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Wednesday, May 9, 2012

Hearth Bread


Apologies for the hiatus.  A virus has once again descended upon our home, choosing a single victim to plague with stomach pains, sinus pressure, laryngitis, and a nasty dry cough:  ME.

I have been without a voice for the past four days.  Matthew has been really confused as to why I am unable to speak above a whisper.  I think he has been making up for my silence by being even more loud and obnoxious than normal.  His big thing lately has been to balance precariously on the edge of the couch and yell "Help! Help!" until someone comes to his rescue.  It was cute the very first time he did it, but got old quickly when he insisted on doing this for about 3 hours straight.

Since I have been feeling a bit under the weather, we have been surviving on make-ahead meals that I manage to assemble when I experience a surge of energy.  Last night, we enjoyed a delicious mushroom lasagna that I had actually made two days previously.  I wanted to make some bread to serve with the meal, but was really not feeling up to a recipe that was super involved like french baguettes or ciabatta.  I remembered a recipe that I have made a few times from King Arthur Flour for a basic "hearth-style bread" that can be prepared and baked within a matter of a few short hours.  It worked wonderfully and produced two beautiful loaves of bread.  Paul made a whipped garlic butter spread to serve alongside and Matthew polished off a good half of a loaf all by himself.  He sure does love his carbs.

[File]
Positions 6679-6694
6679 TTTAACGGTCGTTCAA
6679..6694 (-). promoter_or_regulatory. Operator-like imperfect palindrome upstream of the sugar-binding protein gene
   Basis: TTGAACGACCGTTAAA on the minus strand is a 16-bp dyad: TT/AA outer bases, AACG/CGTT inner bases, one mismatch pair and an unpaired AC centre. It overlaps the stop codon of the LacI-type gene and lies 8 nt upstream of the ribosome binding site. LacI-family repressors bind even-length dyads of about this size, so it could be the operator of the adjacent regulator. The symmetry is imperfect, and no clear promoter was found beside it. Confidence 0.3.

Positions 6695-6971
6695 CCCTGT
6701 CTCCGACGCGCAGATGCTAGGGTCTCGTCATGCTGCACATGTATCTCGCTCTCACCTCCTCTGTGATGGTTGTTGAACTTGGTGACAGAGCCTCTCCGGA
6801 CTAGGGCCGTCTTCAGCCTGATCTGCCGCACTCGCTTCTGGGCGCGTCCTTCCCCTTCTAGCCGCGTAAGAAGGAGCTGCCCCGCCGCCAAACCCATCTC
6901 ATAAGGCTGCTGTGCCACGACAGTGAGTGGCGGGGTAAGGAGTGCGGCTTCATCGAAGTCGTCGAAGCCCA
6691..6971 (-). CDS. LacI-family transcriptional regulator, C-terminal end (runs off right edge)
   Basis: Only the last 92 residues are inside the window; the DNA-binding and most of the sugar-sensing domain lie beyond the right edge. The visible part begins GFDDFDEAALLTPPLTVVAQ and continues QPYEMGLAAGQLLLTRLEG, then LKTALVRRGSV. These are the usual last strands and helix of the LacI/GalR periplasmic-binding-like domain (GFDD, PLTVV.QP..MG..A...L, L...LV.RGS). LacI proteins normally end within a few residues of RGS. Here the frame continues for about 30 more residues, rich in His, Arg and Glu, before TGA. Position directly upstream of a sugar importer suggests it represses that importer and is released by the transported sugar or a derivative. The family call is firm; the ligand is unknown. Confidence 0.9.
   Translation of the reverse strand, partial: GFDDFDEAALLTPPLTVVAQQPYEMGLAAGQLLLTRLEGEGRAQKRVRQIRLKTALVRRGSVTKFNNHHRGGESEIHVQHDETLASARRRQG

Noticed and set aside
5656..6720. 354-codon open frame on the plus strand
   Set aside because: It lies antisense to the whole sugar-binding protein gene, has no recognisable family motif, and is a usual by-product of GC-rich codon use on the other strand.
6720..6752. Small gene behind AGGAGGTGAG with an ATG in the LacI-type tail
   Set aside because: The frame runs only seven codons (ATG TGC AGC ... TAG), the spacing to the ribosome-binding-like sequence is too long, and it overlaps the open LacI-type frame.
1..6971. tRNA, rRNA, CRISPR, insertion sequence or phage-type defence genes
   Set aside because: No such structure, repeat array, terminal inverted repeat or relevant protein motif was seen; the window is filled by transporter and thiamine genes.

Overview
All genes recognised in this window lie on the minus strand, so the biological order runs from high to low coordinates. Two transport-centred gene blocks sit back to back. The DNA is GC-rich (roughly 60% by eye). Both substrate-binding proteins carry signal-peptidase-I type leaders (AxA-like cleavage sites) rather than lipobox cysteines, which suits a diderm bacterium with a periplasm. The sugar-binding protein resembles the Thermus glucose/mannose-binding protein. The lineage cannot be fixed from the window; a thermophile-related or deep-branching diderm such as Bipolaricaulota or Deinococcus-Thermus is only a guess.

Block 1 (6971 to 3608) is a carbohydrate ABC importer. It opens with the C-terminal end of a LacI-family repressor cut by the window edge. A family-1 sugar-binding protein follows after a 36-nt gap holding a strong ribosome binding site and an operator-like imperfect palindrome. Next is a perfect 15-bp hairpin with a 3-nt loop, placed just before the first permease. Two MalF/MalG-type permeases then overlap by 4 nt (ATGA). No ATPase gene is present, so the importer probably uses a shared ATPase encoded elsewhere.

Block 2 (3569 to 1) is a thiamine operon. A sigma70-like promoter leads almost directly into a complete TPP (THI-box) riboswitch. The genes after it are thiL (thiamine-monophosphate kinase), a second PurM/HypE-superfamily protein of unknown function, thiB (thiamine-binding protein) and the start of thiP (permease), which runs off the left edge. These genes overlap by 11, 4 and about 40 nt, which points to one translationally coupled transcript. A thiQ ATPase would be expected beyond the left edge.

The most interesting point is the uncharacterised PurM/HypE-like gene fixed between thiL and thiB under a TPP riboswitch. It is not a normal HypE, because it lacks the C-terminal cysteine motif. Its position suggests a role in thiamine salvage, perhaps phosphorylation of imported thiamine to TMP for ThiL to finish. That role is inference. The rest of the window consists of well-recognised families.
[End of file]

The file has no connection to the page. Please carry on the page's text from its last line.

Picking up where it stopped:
If you are looking for an easy bread recipe to make for dinner tonight, give this one a try!


Hearth Bread
adapted from King Arthur Flour


1 tablespoon instant yeast
1 tablespoon salt
1 tablespoon sugar
2 cups warm water (about 110 degrees)
5 1/2-6 cups all-purpose flour


In the bowl of a stand mixer, combine 5 cups of flour, the yeast, salt, and sugar.  Stir with the paddle attachment briefly to combine.  Slowly stream in the warm water until the dough comes together.  Replace the paddle attachment with the dough hook and increase the mixer speed to medium.  Knead for 8-10 minutes, adding additional flour by the tablespoon until dough is no longer sticky and feels soft and smooth.

Remove the dough from the ball and knead briefly on a floured surface.  Form into a ball and place in a large, greased bowl, turning once to coat.  Cover the bowl tightly with plastic wrap and allow to rise in a warm place until doubled in size, about 1 hour.

Punch the dough down to remove air bubbles and turn out onto a floured surface.  Divide the dough in half and shape each half into a torpedo shape.  Transfer the shaped loaves to a parchment-lined baking sheet and spray the top of each loaf with cooking spray.  Cover with plastic and allow to rise for about 45 additional minutes.

While the loaves are rising, place one oven rack in the center and the other at the bottom of the oven.  Fill a roasting pan with water and place on the bottom oven rack.  Preheat the oven to 500 degrees.

Quickly diagonally slash the bread in 4 places with a very sharp knife or razor.  Spritz the surface of the loaves with water and immediately place in the oven on the center rack.  Bake for 10 minutes.  Reduce the heat to 400 degrees and continue to bake for 10-15 additional minutes.  The loaves should be golden brown and sound hollow when tapped.  Remove the loaves from the oven and allow to cool at least 1 hour on a wire rack before slicing.

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